AN ANALYSIS OF US EMPLOYMENT IN 2019 to confirm the Profit Investment Connection still stands.

US 2019 employment analysis pdf

annual increase in employment USA 2019 (worksheet)

6 Responses to AN ANALYSIS OF US EMPLOYMENT IN 2019 to confirm the Profit Investment Connection still stands.

  1. Cameron says:

    “The widespread idolizing of Alan Greenspan may be the simplest explanation of why America’s post-election melodrama has produced so little popular anxiety…. As long as he safeguards prosperity, the country can bear the suspense of not knowing the next occupant of the White House. This Greenspan-worship is as understandable as it is delusionary.” Newsweek 11/26/00
    “In a nutshell, the risk is that investors will perceive the Fed as a kind of infallible guardian angel, and therefore make rash investment decisions because they believe that Mr. Greenspan will be there to save them.” TheGlobeAnd Mail. 1/9/01
    And we know what happened. This euphoria will end as well. The “409Ks” will become 201Ks or less. Earnings coming up.

    Total repos on the Fed’s balance sheet as of Jan 8 were $211. The Fed is also buying T-Bills which is about another $200+ billion — for a total of $400+ billion in just four months so far.
    The overnight and term repos do unwind. On January 8, the Fed drained $45.2 billion; on January 9, it added $36.5 billion; and on January 10, it drained $8 billion. So, on net over those three days, the Fed drained $16.7 billion via its repo operations from the money market.

    Great analysis and timely. Thank you.

  2. Thanks for the insight. You made me check the weekly data and yes as of Wednesday the 8th the FED’s assets dropped by $24 billion from the previous Wednesday (1st), but it is still the second highest number since September. Your comment made me think of two further issues. Firstly, that investors are today more confident, or should we say arrogant, therefore more reckless than 2000 because of being bailed out in 2008. 2008 convinced them they can only win, win even when they lose. Secondly, Y2K which is pertinent to your comment. As you will recall, fearing the potential shock frozen computer clocks at the end of the century central banks pumped huge quantities of money into the markets which caused the Nasdaq to shoot up even higher in the first quarter of 2000. The markets then crashed once the FED started withdrawing liquidity. I think the FED has not forgotten that lesson which is why the REPO infusion will continue. Your thoughts?

    • Cameron says:

      Thanks but not my insight. WSJ is implicitly lying about repos. Wolf street blog on the other hand is worth checking out. Not Marxist but credible and precise. Today there is a post on commercial and industrial loan growth. It has trickled to 0.6%. Historically negative C&I loan growth has been a precursor to recessions. Indeed it appears that capitals have gone on investment strike. Likely loan growth will go negative sooner than later.

      As regards to the repo infusion continuing, the Fed had originally said they would continue at least through the end of this month. The reason why is the fact that the real reasons for the repo infusions have not been disclosed yet. Who was the Fed bailing out? So this is a big deal. Correct me if I am wrong but in one your posts you say that the underlying reason is insufficient profits to pay bills. Profits continue to fall. It should get worse. My take on it is that the Fed will begin to drain slowly and cautiously until it blows up again.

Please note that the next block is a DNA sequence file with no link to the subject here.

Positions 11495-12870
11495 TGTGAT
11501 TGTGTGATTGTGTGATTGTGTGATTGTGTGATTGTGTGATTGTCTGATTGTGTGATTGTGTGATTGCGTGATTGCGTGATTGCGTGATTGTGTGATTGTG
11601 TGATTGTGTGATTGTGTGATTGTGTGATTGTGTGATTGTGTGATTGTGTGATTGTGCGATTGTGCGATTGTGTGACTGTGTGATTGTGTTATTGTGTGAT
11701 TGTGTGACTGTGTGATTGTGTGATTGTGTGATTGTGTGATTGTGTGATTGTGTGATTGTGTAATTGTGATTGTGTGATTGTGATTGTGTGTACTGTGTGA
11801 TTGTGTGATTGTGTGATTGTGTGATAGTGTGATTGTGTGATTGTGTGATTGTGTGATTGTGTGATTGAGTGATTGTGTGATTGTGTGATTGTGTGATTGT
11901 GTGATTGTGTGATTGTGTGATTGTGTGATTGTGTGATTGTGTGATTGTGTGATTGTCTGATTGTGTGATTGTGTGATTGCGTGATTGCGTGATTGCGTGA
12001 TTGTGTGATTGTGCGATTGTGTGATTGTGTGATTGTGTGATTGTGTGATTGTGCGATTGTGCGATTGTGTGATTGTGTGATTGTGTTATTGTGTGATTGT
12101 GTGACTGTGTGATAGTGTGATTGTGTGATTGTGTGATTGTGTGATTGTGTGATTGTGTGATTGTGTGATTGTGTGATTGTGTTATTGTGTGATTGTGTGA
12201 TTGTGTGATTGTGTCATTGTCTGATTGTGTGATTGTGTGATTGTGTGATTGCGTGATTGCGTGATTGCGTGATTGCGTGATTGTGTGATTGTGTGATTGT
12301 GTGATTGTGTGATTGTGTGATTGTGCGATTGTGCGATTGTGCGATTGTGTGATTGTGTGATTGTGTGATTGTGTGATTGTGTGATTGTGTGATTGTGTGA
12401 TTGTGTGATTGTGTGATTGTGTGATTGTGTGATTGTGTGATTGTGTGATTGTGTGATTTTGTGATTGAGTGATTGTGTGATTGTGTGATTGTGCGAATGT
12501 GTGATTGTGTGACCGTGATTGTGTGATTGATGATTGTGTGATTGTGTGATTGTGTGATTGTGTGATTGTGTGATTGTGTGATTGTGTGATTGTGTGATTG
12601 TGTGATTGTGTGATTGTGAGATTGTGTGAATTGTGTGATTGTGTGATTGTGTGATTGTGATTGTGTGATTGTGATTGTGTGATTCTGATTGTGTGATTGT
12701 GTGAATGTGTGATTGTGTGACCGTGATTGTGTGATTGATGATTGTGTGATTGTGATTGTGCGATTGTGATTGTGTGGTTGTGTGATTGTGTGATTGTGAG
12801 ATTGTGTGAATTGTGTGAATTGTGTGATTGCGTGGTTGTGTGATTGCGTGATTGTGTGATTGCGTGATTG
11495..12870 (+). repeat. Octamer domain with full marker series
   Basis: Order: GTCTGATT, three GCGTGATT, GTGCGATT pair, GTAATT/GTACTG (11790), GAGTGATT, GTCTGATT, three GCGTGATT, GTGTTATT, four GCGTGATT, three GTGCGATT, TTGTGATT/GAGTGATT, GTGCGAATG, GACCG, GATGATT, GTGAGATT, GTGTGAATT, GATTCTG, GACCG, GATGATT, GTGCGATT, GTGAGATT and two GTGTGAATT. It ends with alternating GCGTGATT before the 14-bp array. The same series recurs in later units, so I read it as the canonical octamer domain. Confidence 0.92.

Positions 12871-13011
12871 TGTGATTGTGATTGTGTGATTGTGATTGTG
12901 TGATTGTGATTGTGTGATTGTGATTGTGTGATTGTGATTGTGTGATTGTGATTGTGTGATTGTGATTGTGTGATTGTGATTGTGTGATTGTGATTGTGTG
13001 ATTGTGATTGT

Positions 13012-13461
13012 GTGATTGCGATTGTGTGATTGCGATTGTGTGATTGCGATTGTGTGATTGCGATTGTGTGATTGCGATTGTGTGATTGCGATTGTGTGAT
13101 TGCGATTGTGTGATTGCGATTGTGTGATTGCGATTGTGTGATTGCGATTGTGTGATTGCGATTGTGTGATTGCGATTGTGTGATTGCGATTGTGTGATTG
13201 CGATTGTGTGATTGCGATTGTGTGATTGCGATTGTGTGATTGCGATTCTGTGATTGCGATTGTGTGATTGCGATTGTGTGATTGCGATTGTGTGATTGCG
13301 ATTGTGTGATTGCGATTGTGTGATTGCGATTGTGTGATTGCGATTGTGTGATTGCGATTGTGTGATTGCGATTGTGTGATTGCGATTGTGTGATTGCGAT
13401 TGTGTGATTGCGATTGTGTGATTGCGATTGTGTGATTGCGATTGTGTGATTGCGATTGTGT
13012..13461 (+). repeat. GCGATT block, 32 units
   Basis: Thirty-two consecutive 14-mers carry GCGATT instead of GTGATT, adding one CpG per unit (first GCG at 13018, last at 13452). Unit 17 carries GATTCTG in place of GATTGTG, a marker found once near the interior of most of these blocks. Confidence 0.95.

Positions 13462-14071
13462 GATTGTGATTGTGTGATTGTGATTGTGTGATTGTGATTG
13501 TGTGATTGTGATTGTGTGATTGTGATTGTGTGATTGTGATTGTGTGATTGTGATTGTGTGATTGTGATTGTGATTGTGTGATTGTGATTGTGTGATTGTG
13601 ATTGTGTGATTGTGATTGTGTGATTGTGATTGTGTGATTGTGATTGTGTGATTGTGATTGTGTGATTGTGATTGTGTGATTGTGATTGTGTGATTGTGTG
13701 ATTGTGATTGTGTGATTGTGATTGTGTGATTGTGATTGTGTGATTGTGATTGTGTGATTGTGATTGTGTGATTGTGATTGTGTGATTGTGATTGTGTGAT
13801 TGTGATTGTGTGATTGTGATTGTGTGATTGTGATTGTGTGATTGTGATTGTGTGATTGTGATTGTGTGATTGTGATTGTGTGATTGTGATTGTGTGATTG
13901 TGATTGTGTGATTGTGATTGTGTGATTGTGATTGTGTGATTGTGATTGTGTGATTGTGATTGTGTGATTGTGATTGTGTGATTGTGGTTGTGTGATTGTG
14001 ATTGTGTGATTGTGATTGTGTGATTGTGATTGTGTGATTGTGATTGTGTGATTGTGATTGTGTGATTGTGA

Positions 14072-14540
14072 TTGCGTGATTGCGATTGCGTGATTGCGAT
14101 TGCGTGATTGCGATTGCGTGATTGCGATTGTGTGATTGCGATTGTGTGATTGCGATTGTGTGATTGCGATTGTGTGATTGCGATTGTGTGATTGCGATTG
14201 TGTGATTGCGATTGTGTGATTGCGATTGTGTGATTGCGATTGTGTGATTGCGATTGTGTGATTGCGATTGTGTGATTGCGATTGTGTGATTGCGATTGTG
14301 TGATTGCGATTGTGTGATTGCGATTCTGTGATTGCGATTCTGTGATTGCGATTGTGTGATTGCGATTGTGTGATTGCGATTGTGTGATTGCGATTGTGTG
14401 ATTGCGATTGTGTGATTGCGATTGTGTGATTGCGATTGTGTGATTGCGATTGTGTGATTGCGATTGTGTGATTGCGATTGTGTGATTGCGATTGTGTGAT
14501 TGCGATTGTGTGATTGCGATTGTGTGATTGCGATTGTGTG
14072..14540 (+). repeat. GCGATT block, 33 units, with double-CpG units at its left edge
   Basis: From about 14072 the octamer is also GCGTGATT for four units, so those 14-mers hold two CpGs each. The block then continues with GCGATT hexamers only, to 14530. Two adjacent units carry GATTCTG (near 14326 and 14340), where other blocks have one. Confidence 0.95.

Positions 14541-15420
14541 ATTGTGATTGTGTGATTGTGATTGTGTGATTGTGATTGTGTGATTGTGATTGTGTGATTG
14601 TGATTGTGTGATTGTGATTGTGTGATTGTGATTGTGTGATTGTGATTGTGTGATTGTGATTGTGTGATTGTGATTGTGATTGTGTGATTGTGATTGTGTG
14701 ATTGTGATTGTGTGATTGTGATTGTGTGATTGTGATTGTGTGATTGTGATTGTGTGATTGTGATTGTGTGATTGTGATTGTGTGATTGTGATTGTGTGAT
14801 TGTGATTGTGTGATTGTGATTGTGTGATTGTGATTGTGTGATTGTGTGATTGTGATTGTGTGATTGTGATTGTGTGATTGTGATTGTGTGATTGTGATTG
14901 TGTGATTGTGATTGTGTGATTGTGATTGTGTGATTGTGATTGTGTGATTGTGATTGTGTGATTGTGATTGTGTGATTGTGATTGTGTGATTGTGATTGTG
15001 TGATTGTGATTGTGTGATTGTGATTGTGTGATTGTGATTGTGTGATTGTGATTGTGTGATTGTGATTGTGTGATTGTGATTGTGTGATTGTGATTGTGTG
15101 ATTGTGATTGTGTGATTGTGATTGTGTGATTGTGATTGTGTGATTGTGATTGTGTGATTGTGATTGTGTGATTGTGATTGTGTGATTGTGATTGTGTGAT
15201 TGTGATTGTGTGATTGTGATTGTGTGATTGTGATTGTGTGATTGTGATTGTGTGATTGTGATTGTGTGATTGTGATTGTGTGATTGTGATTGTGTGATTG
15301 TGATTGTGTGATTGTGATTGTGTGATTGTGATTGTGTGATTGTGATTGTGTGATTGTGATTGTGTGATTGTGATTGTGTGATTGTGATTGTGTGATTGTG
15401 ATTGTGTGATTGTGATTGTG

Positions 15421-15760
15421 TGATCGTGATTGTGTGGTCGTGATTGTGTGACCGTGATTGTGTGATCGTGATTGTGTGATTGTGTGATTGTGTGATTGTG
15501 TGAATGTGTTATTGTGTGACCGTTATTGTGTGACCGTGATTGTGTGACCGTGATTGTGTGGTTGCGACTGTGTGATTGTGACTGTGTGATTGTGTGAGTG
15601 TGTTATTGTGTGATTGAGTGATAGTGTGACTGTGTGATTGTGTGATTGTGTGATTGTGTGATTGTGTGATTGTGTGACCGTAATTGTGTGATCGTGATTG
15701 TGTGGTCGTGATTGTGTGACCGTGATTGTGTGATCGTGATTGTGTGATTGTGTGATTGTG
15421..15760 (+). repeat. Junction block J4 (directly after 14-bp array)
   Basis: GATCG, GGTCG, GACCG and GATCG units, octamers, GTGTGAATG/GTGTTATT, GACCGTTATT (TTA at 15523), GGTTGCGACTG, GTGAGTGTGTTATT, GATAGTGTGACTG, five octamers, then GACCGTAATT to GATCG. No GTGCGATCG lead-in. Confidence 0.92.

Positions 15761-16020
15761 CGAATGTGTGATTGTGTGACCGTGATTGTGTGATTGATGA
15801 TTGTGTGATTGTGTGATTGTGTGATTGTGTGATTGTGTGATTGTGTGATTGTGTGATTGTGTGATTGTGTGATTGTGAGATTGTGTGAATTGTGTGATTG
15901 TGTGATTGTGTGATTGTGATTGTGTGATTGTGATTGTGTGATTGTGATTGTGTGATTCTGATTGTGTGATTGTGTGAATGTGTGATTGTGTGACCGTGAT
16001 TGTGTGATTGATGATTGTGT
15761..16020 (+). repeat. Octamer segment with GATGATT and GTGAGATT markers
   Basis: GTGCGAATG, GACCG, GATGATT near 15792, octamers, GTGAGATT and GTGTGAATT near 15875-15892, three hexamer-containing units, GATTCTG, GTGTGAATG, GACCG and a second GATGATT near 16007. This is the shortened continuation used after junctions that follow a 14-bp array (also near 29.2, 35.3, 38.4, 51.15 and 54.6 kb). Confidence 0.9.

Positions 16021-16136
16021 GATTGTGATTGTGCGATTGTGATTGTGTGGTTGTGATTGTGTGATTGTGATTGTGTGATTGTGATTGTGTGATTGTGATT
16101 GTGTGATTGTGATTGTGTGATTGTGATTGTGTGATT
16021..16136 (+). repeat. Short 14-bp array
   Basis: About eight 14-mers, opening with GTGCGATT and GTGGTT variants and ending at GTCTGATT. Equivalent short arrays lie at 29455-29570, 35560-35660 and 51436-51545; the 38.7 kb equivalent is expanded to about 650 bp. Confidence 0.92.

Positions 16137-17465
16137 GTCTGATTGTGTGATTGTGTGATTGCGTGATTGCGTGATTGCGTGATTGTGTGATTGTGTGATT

In August 1929 – just weeks before the stock market crashed – the Fed raised the interest rate from 5 percent to 6 percent. You’d think that the current Fed knowing that would not raise rates and would not “drain liquidity” but they did so last year. The stock market has become too expensive. It will require massive infusions to eke out a few additional percentage points in the face of declining mass of profits. This is becoming very unstable in my opinion and the Fed knows it.

      • Your last point, that as the absolute market cap increases, it requires a proportionately greater infusion to achieve the same incremental increase, is most important. That is where we are and I would assume the REPO injections has something to do with it. I always advise Marxist theoreticians to follow Wall Street analysists to keep in touch with current affairs and the Wolf Street blog is a good one. I think the FED has been hoisted by its own petard. They are not in a position to drain liquidity from the market without provoking another crash, greater and more permanent than 2008. I am of the opinion that we are dealing with a nervous capitalist class not a confident capitalist class, one that instinctively feels its weakness. It recognises that another crash will strip it of legitimacy and alter the political landscape for ever. So it will trade time at the cost of escalating the potential blow back from any crash.

      • Retail data out on Thursday. It will be interesting. Also, the GVA and Gross Output data for the third quarter 2019 has been updated on 9th Jan. You inspired me with your comment on industrial and commercial loans to contrast that to the movement in turnover and working capital. My next post this week will contain this analysis on an annual basis going back to 1955 and a quarterly basis going back to 2005. Let us see what connections are revealed.

  3. Cameron says:

    In the US the word socialism used to be a dirty word not too long ago but I am stunned at the speed in which that has changed. Surely the capitalist class feels vulnerable.

    Looking forward to reading your next post. I’m also curious about connection between rate of profit and C&I loans.

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